Computer Effects have always been a staple of cinema. In the 60s, several independent films gave a shot at producing realistic monsters and effects. When Star Wars came about in the 70s people were spellbound by the Lasers and Lightsabers and all the other goodies George Lucas and Industrial Light and Magic brought us. Since then CGI has taken cinema to new worlds and shown us new events that we could only dream of.
Perhaps the greatest advancement in the world of film in recent years has been the improvements made to Computer Generated Images. Michael Bay has stood atop the box office with a money net almost entirely on the basis that he can bring an extravaganza of special effects to his films. James Cameron gave grace and nightmarish detail to the sinking of the Titanic and lush and spellbinding beauty to the world of Pandora in Avatar. George Lucas himself crafted hectic space dogfights and battles within ruined cities when he returned to the Star Wars universe. The last ten years have hosted some of the greatest CGI achievements imaginable, and the world of film would be a lot worse off without it.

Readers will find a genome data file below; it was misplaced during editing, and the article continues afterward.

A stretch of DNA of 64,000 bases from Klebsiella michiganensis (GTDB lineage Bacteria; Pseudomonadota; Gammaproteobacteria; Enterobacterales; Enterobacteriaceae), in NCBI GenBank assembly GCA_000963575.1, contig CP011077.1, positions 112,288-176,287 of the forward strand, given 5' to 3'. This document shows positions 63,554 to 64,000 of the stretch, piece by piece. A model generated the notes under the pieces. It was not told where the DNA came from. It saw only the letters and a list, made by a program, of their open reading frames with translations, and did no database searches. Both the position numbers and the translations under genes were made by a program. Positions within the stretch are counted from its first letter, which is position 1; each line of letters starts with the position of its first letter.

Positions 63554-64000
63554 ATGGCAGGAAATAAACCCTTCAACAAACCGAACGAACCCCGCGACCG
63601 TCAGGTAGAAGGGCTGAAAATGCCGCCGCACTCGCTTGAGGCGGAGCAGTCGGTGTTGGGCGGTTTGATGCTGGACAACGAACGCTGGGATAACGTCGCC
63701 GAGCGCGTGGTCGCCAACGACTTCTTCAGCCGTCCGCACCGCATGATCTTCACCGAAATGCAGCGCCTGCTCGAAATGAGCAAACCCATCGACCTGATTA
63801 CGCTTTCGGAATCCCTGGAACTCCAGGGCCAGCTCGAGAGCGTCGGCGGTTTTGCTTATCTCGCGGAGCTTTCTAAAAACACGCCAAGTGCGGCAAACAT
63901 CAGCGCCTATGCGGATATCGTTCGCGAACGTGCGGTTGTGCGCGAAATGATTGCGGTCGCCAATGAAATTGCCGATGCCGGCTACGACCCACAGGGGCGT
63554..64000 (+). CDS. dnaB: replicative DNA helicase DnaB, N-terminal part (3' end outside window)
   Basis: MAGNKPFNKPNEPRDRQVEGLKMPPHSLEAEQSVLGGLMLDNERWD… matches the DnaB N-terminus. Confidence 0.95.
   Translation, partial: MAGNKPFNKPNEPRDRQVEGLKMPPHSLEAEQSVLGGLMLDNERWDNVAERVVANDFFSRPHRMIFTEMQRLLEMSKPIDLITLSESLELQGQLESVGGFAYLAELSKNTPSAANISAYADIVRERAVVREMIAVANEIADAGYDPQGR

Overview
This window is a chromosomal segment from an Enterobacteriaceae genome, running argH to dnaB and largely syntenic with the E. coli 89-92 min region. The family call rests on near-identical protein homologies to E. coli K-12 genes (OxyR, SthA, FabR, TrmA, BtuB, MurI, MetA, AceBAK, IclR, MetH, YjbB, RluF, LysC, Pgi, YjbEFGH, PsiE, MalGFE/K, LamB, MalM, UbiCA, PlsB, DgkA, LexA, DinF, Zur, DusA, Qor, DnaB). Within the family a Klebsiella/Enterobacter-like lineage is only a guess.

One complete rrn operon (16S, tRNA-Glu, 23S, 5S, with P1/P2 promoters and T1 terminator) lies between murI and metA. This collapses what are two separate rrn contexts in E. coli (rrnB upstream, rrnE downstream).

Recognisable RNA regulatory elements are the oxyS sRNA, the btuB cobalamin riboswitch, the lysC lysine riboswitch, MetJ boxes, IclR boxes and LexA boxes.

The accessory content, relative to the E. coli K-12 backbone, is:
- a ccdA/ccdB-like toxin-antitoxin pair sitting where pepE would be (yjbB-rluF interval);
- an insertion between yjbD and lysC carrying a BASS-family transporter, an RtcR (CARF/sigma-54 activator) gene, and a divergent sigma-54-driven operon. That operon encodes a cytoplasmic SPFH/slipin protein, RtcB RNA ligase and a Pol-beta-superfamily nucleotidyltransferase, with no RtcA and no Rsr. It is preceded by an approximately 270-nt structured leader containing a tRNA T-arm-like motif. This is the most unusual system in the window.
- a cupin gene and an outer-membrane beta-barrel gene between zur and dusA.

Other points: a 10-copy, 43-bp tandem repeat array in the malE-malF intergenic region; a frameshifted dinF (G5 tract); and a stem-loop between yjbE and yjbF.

However, despite all of this, there are moments where CGI has left us dumbstruck by how unconvincing it is, or how it recklessly ignores physics or biology in an attempt to include something massively above budget or belief. There are a few trends emerging with CGI that need to be put to rest. Admittedly some of these are down to technology not being up to the speed demanded by the filmmakers, but in these cases surely an alternate method could be employed? Perhaps replace the jerky 2D monster with a good old fashioned prop?
When CGI is high quality and believable, it is remarkable; when it isn’t, it drags you right out of the movie you are watching. Perhaps future big budget endeavours will learn from these lessons.
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